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Probability is the possibility that any given event will occur. Empirical probability is regarded as an objective probability, which describes the extent up to which an event has occurred in the past. Hence, it is also called the relative frequency or experimental probability. This makes empirical probability different from others. We get better results from a practical situation, as compared to a theoretical approach.
In mathematical terms, Empirical Probability is defined as the ratio of number of times a particular event occurs to the total number of trials that took place for that expected outcome to occur.
FORMULA FOR AN EMPIRICAL PROBABILITY
Empirical probability depends upon how the event had occurred during the trials. The formula for Empirical probability is given below:
P(E) = Number of times an event occursTotal number of times the experiment is performed (number of trials)
where,
Number of times an event occurs  refers to the number of times a favourable event has occurred
Total number of times the experiment is performed (number of trials) – refers to the total number of times the event was performed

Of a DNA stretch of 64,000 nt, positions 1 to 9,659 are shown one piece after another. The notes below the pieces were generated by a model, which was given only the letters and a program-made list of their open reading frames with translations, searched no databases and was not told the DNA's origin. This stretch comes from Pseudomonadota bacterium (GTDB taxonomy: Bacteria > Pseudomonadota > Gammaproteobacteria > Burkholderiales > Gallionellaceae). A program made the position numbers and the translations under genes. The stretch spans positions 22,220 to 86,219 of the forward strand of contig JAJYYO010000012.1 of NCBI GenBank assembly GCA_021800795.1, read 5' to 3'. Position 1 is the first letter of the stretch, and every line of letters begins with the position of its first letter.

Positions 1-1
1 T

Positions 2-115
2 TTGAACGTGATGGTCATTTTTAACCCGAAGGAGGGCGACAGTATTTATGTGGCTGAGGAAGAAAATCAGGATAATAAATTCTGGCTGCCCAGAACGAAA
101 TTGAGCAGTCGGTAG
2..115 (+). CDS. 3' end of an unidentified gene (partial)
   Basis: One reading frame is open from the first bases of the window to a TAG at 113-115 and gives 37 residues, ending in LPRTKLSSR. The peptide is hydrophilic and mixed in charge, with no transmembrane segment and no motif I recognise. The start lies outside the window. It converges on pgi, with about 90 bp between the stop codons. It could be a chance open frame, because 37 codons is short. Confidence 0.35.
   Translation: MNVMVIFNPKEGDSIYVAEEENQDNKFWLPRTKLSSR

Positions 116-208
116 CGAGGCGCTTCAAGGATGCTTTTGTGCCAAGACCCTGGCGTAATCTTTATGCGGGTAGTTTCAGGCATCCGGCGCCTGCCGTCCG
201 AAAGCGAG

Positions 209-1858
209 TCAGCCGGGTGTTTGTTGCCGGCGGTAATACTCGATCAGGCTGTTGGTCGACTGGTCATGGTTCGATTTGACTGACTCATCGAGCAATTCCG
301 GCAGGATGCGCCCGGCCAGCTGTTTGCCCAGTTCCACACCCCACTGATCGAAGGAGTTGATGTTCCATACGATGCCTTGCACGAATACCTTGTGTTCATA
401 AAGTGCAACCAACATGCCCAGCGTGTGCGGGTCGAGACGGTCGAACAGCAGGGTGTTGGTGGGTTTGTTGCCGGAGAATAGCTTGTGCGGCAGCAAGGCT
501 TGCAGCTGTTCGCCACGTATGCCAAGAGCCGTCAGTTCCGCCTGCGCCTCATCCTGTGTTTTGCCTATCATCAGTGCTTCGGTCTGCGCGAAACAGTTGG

However, it is to be noted that in empirical probability, the experimental conditions may differ from one experiment to the other. This is the reason that an empirical probability is regarded as an estimate of an event from a statistical point of view.
According to a famous mathematician, Thompson, empirical probability is denoted with a prime notation. This is expressed as follows:
P′(A) = n(A)n
where:
There is a particular way to calculate empirical probability. Usually, the empirical probability is based upon the law of large numbers. If you are looking for a precise answer, you need to gather more information and then perform the entire calculation. The larger the volume of information or data, the higher is the accuracy.
ILLUSTRATION ON EMPIRICAL PROBABILITY
Let us look at this simple example that will help you understand empirical probability better.




















Determine the probability of getting tails:
i) Less than 4 times
ii) Equal to 5 times
iii) More than 6 times
ANSWER:
Total number of heads that occurred in this experiment = 2 + 15 + 29 + 57 + 70 + 59 + 20 + 10 + 8 = 270
i) P (occurred tails less than 4)
As per the given table, we could see that = 2 + 15 + 29 + 57 = 103
Thus, P (tails less than 4) = 103/270 = 0.38
ii) P (occurred tails equal to 5).
From given table, the required number of cases = 59
Therefore, P (tails equal to 5) = 59/270 = 0.22
iii) P (more than 6 tails)
Total number of cases = 18
So, P (tails more than 6) = 18/270 = 0.07